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Tuesday, March 10, 2015

Isaac Asimov'vin moolaiyo Robot ~ how to keep AI under control !!!

The Theory of Everything, the 2014 British biographical romantic drama film directed by James Marsh  is in news – it was based on -  My Life with Stephen by Jane Wilde Hawking, which deals with her relationship with her ex-husband, theoretical physicist Stephen Hawking.  The hero donning the role of Stephen won the best actor Oscar this time.   I had posted on that and on Amyotrophic lateral sclerosis (ALS), also known as Lou Gehrig's disease and Charcot disease, is a specificdisorder that involves the death of neurons.  Hawking is afflicted by rare early-onset slow-progressing form of ALS  that has gradually paralysed him over the decades.  He had experienced increasing clumsiness during his final year at Oxford, including a fall on some stairs and difficulties when rowing.  The problems worsened, and his speech became slightly slurred;  - yet with all drawbacks, he has achieved great things !  Stephen Hawking has warned that artificial intelligence has the potential to be the downfall of mankind. 'Success in creating AI would be the biggest event in human history,' he said writing in the Independent. 'Unfortunately, it might also be the last'

I have been making frequent references to the Rajnikant starrer, Shankar directed blockbuster ‘Enthiran’ - Dr Vaseegaran, a scientist working on alternative intelligence develops a humanoid  robot  which gets rejected by sinister designs.  At one point of time, the robot ‘Chitti’ asks why he has not been provided with ‘emotion’.  Dr Vaseegaran reprogrammes it with human feelings and emotions so that it could  distinguish between right and wrong. However things go wrong when Chitti falls in love with Sana ( Aishwarya).  Towards the climax, the robot replicates itself multiple times and lengthy fight ensues.   In one of the songs hailing robot, comes reference to ‘Isaac Asimov’

Isaac Asimov was born in Petrovichi near Klimovichi, then Gomel Governorate in the Russian Soviet Federative Socialist Republic – he rose to become professor of biochemistry at Boston University, best known for his works of science fiction and for his popular science books. Asimov was prolific and wrote or edited more than 500 books and an estimated 90,000 letters and postcards.  Asimov is widely considered a master of hard science fiction and, along with Robert A. Heinlein and Arthur C. Clarke, he was considered one of the "Big Three" science fiction writers during his lifetime.  The Galactic Empire novels are explicitly set in earlier history of the same fictional universe as the Foundation series.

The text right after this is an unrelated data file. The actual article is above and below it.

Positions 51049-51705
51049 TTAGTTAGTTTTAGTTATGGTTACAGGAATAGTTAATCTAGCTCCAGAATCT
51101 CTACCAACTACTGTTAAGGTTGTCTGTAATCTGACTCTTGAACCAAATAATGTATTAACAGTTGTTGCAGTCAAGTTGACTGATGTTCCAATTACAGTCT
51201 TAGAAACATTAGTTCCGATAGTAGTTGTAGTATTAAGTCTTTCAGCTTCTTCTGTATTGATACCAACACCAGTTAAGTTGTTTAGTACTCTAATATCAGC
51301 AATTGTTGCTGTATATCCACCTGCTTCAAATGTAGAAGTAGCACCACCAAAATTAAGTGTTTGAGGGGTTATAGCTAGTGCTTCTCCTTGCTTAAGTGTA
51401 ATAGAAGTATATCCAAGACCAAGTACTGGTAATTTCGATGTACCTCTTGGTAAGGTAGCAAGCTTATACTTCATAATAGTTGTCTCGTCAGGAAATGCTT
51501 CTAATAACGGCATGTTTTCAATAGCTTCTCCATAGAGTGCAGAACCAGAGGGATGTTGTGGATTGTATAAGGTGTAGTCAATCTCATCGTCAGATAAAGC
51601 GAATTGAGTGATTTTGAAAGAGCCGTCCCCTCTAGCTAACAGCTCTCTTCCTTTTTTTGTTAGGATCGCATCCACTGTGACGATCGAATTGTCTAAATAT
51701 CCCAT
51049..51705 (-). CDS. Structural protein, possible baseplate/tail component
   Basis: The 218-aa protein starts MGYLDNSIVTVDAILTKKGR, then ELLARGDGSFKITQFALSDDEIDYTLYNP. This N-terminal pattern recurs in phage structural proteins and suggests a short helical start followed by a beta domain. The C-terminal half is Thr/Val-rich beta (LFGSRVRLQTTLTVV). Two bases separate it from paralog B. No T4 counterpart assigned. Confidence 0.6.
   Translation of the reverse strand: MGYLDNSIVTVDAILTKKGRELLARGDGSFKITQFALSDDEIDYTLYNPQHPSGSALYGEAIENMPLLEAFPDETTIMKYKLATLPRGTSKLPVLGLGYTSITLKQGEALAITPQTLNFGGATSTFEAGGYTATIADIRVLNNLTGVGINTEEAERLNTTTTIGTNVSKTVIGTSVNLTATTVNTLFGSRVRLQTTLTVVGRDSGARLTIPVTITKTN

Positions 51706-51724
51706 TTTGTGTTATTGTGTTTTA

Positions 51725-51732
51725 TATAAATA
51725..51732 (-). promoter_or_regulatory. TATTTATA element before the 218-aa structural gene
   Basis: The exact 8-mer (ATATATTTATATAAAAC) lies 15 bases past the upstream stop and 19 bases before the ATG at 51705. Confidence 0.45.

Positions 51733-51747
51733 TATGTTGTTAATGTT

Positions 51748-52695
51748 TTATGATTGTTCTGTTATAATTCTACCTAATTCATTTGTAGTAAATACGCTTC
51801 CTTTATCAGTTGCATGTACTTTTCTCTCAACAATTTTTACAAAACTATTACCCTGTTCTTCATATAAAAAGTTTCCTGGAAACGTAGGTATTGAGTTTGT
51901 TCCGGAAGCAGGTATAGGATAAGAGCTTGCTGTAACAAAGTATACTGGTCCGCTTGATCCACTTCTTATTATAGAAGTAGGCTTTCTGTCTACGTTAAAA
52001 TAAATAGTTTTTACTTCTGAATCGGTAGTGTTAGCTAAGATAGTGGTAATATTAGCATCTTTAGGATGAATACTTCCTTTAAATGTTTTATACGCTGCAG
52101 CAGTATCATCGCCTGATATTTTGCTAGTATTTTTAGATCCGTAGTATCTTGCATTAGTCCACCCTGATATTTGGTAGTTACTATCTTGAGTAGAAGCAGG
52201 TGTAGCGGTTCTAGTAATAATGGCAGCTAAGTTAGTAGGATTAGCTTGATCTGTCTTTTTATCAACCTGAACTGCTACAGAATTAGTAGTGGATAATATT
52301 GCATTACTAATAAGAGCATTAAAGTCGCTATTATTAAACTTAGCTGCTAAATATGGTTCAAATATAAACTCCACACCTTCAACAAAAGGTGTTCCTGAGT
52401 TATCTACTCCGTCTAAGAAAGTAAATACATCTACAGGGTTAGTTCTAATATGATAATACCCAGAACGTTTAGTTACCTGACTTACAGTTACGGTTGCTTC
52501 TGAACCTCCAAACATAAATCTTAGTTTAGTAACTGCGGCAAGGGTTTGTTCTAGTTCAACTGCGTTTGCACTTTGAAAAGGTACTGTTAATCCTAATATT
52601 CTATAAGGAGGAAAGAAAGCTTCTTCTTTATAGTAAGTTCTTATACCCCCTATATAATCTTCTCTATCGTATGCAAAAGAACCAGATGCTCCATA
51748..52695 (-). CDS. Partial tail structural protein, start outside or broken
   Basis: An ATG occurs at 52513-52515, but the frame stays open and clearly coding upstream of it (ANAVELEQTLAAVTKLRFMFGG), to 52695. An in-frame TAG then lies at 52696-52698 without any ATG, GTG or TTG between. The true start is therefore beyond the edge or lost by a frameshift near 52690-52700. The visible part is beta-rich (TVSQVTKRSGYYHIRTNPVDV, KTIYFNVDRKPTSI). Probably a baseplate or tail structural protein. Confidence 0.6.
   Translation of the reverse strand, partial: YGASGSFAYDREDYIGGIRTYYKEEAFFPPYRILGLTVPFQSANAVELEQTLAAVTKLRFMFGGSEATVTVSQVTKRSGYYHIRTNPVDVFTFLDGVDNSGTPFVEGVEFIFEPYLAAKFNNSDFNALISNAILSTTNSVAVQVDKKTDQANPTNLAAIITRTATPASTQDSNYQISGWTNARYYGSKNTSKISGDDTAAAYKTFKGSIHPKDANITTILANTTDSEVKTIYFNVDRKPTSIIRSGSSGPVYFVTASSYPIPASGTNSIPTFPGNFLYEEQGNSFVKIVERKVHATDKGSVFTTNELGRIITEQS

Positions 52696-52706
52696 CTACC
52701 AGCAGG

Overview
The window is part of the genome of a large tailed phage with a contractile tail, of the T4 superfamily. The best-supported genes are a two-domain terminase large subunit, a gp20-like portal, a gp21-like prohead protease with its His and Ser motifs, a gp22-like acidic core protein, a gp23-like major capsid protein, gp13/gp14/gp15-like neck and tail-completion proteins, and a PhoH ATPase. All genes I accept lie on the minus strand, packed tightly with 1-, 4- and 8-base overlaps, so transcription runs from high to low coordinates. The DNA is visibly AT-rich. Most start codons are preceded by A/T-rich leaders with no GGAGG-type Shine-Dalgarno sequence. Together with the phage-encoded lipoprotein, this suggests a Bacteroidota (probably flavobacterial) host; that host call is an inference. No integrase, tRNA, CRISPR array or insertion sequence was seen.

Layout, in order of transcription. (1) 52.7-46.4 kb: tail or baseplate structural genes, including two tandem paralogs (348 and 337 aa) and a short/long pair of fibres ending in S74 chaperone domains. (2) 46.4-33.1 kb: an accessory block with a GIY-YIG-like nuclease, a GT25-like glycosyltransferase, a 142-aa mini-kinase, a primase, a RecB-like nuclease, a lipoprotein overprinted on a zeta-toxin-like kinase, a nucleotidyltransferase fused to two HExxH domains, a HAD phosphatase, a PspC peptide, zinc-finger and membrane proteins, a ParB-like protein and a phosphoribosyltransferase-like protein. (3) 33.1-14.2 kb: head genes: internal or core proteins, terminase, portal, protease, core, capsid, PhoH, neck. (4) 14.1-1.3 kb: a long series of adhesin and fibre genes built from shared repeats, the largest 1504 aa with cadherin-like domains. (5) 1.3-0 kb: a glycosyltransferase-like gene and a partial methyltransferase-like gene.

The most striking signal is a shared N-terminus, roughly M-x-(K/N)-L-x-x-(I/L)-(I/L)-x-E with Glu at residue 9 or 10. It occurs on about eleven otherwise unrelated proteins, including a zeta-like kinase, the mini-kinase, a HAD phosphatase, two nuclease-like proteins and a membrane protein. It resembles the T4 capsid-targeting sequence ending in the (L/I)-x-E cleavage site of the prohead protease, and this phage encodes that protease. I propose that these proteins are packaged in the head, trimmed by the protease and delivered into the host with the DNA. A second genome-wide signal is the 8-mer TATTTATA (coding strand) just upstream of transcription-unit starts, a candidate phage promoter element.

Like Enthiran, the possibility or rather the apprehension of robots dominating human World is often discussed and a project is launched to ensure ‘artifiicial intelligence’ would only follow rules and make ethical decisions.  Researchers at the Universities of Sheffield, Liverpool and the West of England, Bristol will address concerns around artificially intelligent robots – their  £1.4 million project will run until 2018.  Project aims to ensure robots meet industrial standards and are created responsibly, allaying fears that humans may not be able to control them.

In Dec 2014 was this interesting report in MailOnline which is excerpted here : Stephen Hawking and Elon Musk are among the eminent scientists who fear that intelligent robots could be mankind’s downfall.  Only recently, Professor Hawking warned that 'artificial intelligence could spell the end of the human race,' and a team of British researchers are embarking on a collaborative project to ensure that the autonomous robots we build in the future will make decisions that are ethical and can follow rules.
Robots that can think and act without human intervention are fast moving from fiction to reality. There are fears that intelligent robots could one day overthrow humans.  The nuclear, aerospace, manufacturing and agricultural industries are starting to develop autonomous systems that can carry out tasks that are either too difficult or too dangerous for humans, while driverless cars are already with us. Researchers at the Universities of Sheffield, Liverpool and the West of England, Bristol have set up a new project to address concerns around these new technologies, with the aim of  ensuring robots meet industrial standards and are developed responsibly.

Professor Michael Fisher, principal investigator at Liverpool, said the project will ‘develop formal verification techniques for tackling questions of safety, ethics, legality and reliability across a range of autonomous systems.’ Google has set up an ethics board to oversee its work in artificial intelligence.  The search giant has recently bought several robotics companies, along with Deep Mind, a British firm creating software that tries to help computers think like humans. Among all forms of technology that could wipe out the human species, they single out artificial intelligence, or AI, as the 'number 1 risk for this century.'

The three ‘laws of robotics’ were devised by sci-fi author Isaac Asimov in a short story he wrote in 1942, called ‘Runaround’.  It is stated that a robot may not injure a human being or, through inaction, allow a human being to come to harm. A robot must obey the orders given to it by human beings, except where such orders would conflict with the First Law. A robot must protect its own existence as long as such protection does not conflict with the First or Second Law.

As part of the new research project, the University of Liverpool will focus on the development of ‘verification tools’ that will provide mathematical proof about the decisions the intelligent systems will make, allowing experts to check up on future machines’ actions.

With regards – S. Sampathkumar
26th Feb 2015.


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